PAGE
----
UAE energy minister says oil producers are 'committed' to balancing market

New Saudi energy minister urges producers to share burden

New Saudi oil minister endorses production cuts

As energy minister, al-Falih faced challenging market conditions, including a boon in USA shale production and global trade tensions that created an environment of lower oil prices.

Saudi Arabia, which is the de facto leader of OPEC and pumps about a third of the cartel's oil, took on more than its fair share last time around.

Vision 2030, which the crown prince unveiled in April 2016, aims to develop public-service sectors such as health, education, infrastructure, recreation and tourism, and to steer the Saudi economy away from its dependence on oil and gas, which now accounts for about half of its gross domestic product. Riyadh will continue to back the OPEC+ coalition that combines Russian Federation and other producers with members the Organization of Petroleum Exporting Countries.

Prince Abdulaziz, who is the first prince from the ruling Al Saud family to lead the country's energy ministry, said he did not want to be "too presumptuous" by discussing what he thinks the group of major oil producers should do heading into Thursday's OPEC meeting. London, Hong Kong, and Tokyo have all been rumored at some point as possible worldwide venues for Aramco's listing, and major changes to key positions of power within the Oil Kingdom point to a decision being made in the very near future. During that period he led a team responsible for Saudi Arabia's oil strategy as well as long term Opec strategy. "The new Saudi energy minister has not said anything that deviates from the previous policy". Al-Falih talked to the market a lot, frequently appearing on business TV channels and holding regular press briefings after OPEC meetings, a strategy that ran the risk of diminishing returns.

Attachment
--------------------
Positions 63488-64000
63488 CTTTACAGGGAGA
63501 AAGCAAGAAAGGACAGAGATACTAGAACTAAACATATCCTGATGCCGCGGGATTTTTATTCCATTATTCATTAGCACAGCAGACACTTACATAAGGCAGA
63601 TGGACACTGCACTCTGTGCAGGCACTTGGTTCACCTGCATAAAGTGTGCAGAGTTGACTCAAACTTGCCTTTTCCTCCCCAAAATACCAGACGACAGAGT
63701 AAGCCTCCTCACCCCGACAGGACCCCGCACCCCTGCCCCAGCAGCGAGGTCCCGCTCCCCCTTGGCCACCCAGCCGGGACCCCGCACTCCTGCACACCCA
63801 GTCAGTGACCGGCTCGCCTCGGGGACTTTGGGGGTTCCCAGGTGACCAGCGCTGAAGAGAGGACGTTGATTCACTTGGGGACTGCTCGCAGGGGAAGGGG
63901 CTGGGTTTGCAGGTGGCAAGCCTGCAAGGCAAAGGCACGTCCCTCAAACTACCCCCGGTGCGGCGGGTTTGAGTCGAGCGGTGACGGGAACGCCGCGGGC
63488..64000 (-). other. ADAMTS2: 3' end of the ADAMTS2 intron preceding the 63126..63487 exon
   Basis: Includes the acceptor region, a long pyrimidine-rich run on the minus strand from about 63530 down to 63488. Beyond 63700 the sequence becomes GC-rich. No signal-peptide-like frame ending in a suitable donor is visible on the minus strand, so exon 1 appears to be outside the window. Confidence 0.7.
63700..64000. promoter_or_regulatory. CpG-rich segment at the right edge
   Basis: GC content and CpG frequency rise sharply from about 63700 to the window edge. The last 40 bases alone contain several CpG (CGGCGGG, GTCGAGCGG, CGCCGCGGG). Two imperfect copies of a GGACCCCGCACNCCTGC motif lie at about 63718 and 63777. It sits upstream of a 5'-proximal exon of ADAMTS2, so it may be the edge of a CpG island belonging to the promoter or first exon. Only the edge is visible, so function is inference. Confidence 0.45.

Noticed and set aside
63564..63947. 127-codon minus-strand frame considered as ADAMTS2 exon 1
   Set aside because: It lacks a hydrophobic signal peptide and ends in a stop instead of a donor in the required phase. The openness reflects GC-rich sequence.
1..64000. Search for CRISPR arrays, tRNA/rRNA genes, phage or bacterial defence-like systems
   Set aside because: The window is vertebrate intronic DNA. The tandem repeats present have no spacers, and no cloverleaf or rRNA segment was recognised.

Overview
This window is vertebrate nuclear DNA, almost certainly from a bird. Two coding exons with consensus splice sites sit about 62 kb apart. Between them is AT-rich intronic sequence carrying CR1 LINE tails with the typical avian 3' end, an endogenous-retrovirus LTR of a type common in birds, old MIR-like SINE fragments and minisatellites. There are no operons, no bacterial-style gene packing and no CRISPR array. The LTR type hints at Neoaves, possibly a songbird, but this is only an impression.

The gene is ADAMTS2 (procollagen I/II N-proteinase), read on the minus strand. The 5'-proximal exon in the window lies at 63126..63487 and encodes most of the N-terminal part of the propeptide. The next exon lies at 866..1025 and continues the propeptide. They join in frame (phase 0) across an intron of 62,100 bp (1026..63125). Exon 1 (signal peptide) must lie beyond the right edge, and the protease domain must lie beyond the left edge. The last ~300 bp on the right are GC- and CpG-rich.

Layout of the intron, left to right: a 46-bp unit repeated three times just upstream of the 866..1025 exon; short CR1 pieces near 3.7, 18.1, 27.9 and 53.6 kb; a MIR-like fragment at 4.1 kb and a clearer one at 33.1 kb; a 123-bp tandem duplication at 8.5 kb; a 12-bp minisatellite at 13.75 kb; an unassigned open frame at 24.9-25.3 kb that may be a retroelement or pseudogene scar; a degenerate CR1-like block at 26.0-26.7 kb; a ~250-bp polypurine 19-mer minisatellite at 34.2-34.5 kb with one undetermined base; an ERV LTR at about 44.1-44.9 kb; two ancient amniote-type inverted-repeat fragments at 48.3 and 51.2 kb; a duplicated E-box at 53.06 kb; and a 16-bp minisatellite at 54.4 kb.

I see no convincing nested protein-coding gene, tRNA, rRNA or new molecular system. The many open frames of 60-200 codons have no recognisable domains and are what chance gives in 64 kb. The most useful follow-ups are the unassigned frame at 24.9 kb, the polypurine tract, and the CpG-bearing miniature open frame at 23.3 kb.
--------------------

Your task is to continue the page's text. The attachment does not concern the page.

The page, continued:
To prepare for an initial public offering, Aramco replaced al-Falih as board chairman last week with finance-minded Yasir al-Rumayyan, distancing the company from the energy ministry. He was also in charge of the kingdom's industrial development. Al-Rumayyan heads the country's sovereign wealth fund and is a close adviser of the crown prince.

Still, that's considerably below the $80-$85 a barrel that analysts say is needed to balance Saudi Arabia's budget.

Crude prices are now moving around levels of $60 a barrel, compared with more than $75 a year ago, but were given a boost Monday by the Saudi official's comments. The Saudi energy minister said oil production cuts would benefit all exporting nations, in an indication he will support further reductions to address an oversupplied market and sagging prices.

"Our oil supply-demand outlook for 2020 calls for additional OPEC production cuts to keep inventories near normal", Goldman analysts wrote in a note. A challenging oil market may test ties between between the two princes.

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